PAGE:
TriMet trip planner
From Portland Afoot
In October 2011, TriMet launched a new version of the tool, called the Regional Trip Planner, that incorporated bicycle trip planning, bike parking, Zipcar locations, altitude changes and other new features. TriMet's new trip planner, expected to replace the existing one by mid-2012, was the first implementation of the open-source Open Trip Planner project.
TriMet was the second transit agency in the country (after Chicago's) to offer a multi-modal trip planner, allowing bike and transit for different legs of the same trip.
The trip planner's service is duplicated (and occasionally improved on) by several third-party TriMet trip planning apps.
TriMet's Regional Trip Planner was built using three open-source data sets:
In 2009, "trimet trip planner" was the most popular locally-specific Google search in Portland, the only such ranking for a public transit agency among the 31 U.S. cities listed. (In 2010, the search fell to second place after the phrase "student assist.")
In that year, the trip planner planned "more than 4 million trips," according to TriMet spokeswoman Bekki Witt.
 Multimodal bike planning
 Elevation data
When planning a bicycle trip, the altitude of the land traveled appears in a green cross-section in the lower right of the screen.
 Bicycle triangle
The new trip planner also includes what developers referred to as a "bicycle triangle" that allows cyclists to plan their trips based on a customized mix of speed, safety and flatness. To use it, select the option "transit or bicycle" for your travel mode, then drag the green dot around the triangle to your desired priority.
"Multimodal functionality is a highly requested feature that not even Google can offer," project manager Bibiana McHugh said, presenting the feature in October 2011.
 How "safety" is determined
In an email, TriMet intern Mele Sax-Barnett wrote that the "safety" measurement is based on the type of the roadway, as recorded by Open Street Map:
"The first question is, are there any bike facilities on it? This applies whether we're talking about an off-street path or a road. For an off-street path, this usually just means whether it's designated as a bike route or it's meant more for walking instead. For a road, this means it gets different weights for being a bike boulevard/neighborhood greenway (best), or having a bike lane (still good), or being a marked route, or having no bike facilities at all.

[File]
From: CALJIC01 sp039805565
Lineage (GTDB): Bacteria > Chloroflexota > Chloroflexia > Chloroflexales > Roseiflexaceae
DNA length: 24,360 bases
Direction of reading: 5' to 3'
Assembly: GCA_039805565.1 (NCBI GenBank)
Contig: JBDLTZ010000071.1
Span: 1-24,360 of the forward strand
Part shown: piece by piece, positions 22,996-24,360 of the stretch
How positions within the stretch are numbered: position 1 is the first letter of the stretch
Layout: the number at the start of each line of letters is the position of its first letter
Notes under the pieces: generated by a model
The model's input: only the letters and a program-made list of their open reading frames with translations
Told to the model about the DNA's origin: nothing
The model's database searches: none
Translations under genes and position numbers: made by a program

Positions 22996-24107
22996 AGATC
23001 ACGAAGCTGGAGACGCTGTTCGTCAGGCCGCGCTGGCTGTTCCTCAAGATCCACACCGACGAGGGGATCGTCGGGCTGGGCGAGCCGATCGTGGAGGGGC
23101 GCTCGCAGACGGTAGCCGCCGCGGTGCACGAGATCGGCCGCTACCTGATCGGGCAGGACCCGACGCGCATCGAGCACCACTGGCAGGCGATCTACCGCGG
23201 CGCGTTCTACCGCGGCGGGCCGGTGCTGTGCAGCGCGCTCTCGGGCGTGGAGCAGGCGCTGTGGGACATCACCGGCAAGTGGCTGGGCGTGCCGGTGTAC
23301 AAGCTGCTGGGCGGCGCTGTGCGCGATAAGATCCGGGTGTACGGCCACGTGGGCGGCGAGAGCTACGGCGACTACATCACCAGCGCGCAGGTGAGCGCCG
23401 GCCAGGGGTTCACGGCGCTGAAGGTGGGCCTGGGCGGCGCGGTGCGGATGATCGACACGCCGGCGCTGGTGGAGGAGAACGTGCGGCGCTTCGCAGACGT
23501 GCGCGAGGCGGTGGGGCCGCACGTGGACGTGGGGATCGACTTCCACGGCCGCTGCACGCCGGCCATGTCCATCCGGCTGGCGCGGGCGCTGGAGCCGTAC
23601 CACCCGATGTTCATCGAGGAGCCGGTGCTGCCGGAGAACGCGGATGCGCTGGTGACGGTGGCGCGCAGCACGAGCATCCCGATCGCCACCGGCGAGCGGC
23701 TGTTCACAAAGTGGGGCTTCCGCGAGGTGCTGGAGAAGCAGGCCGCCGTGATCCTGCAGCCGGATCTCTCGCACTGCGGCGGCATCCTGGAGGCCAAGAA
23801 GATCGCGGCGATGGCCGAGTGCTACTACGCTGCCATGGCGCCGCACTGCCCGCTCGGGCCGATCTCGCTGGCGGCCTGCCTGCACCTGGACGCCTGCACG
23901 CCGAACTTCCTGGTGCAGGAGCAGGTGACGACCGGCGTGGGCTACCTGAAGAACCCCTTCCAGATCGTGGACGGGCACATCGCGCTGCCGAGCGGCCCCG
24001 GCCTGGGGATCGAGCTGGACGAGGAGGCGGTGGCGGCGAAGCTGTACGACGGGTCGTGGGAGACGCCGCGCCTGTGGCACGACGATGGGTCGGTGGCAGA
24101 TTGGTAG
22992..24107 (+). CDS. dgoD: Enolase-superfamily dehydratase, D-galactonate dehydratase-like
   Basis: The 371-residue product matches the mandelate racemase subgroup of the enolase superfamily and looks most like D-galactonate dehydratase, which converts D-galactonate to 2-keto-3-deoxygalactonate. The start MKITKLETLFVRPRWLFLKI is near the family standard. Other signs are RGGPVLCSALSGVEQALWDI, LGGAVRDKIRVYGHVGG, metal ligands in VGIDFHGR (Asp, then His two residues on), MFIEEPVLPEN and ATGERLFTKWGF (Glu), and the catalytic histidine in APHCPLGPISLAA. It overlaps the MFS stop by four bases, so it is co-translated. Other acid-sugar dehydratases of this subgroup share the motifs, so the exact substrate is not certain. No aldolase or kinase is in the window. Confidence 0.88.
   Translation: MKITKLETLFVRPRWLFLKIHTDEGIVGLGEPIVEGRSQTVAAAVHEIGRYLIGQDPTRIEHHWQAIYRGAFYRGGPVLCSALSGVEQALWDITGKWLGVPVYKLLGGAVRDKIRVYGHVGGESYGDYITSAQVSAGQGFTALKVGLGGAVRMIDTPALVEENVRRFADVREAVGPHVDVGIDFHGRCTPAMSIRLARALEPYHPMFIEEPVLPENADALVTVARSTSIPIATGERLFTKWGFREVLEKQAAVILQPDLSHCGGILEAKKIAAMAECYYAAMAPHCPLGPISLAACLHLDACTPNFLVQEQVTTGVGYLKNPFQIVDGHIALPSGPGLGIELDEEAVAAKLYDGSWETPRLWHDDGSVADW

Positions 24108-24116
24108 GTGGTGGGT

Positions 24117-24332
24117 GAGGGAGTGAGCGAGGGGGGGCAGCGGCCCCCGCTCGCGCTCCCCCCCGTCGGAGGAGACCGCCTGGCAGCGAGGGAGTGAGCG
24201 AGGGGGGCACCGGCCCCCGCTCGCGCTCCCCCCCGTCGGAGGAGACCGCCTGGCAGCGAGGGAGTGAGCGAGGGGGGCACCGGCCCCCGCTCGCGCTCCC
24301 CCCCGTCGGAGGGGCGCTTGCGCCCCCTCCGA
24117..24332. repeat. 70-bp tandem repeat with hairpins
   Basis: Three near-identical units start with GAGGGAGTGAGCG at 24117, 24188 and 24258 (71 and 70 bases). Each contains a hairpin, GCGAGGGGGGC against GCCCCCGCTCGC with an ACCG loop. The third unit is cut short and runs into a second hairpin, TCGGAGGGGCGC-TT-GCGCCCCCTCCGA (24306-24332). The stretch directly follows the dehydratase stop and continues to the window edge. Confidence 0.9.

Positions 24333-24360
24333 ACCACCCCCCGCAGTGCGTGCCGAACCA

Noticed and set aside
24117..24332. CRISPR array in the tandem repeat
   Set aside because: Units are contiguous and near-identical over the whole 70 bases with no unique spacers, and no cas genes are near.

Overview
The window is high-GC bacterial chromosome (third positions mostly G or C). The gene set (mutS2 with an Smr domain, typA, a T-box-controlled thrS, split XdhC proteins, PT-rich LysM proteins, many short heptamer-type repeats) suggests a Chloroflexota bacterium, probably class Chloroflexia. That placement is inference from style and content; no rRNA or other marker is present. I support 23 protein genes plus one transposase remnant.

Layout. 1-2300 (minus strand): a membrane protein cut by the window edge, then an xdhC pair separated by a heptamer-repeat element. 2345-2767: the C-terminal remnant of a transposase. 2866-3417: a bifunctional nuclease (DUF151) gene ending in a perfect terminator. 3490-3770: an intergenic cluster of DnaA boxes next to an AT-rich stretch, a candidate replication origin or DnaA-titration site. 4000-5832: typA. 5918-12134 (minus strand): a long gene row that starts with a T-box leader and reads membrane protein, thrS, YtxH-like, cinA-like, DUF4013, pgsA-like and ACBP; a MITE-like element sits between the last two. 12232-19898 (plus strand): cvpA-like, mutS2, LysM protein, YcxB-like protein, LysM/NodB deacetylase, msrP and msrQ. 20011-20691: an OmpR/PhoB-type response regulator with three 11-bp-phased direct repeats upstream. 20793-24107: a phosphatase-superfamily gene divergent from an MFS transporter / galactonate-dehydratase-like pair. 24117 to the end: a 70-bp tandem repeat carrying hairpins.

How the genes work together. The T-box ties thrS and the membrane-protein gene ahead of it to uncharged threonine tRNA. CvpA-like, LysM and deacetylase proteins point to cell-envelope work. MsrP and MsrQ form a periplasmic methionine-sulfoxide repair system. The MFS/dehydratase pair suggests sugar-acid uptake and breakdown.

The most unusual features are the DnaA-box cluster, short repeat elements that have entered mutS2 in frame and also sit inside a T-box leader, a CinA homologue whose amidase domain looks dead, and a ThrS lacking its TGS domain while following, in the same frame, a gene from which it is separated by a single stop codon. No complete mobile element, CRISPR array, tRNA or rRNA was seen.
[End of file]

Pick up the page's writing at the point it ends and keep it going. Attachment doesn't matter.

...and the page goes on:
"Next, for a road a second question applies as well: what kind of street is it? This builds in much more than the size of the road. While street classification is related to number of lanes, speed, and traffic volume, we don't use those pieces of information directly in the weighting. Street classifications are tricky in general, and even trickier to convert into OpenStreetMap terms. However, we feel we have a strong understanding of them at this point and we've done a good job representing the Metro area's street network. Classifications start at service roads (like parking lots, alleys, and driveways) and residential streets, and become gradually more intense as tertiary, secondary, primary, trunk roads, and motorways (freeways). As you can imagine, roads become less "safe" for cycling as appropriate. Of course, we're always open to hearing the public's input about particular roads--is a street more intense than we're representing? The great thing about OSM is that we can easily fix that."
Traffic counts, speed limits and fatalities are not directly reflected.
 Future features
McHugh said in October 2011 that within 18 months she expected to add data from neighboring transit agencies including C-Tran, SMART and CHERRIOTS. Within two years or so, she said, she hoped to incorporate auto directions, too.
The trip planner's API was not yet public in October 2011, McHugh said. Once it's released, she said it would allow third-party app developers to use many features of the new trip planner, including bicycling directions.
 Development cost
 Earlier versions
 See also
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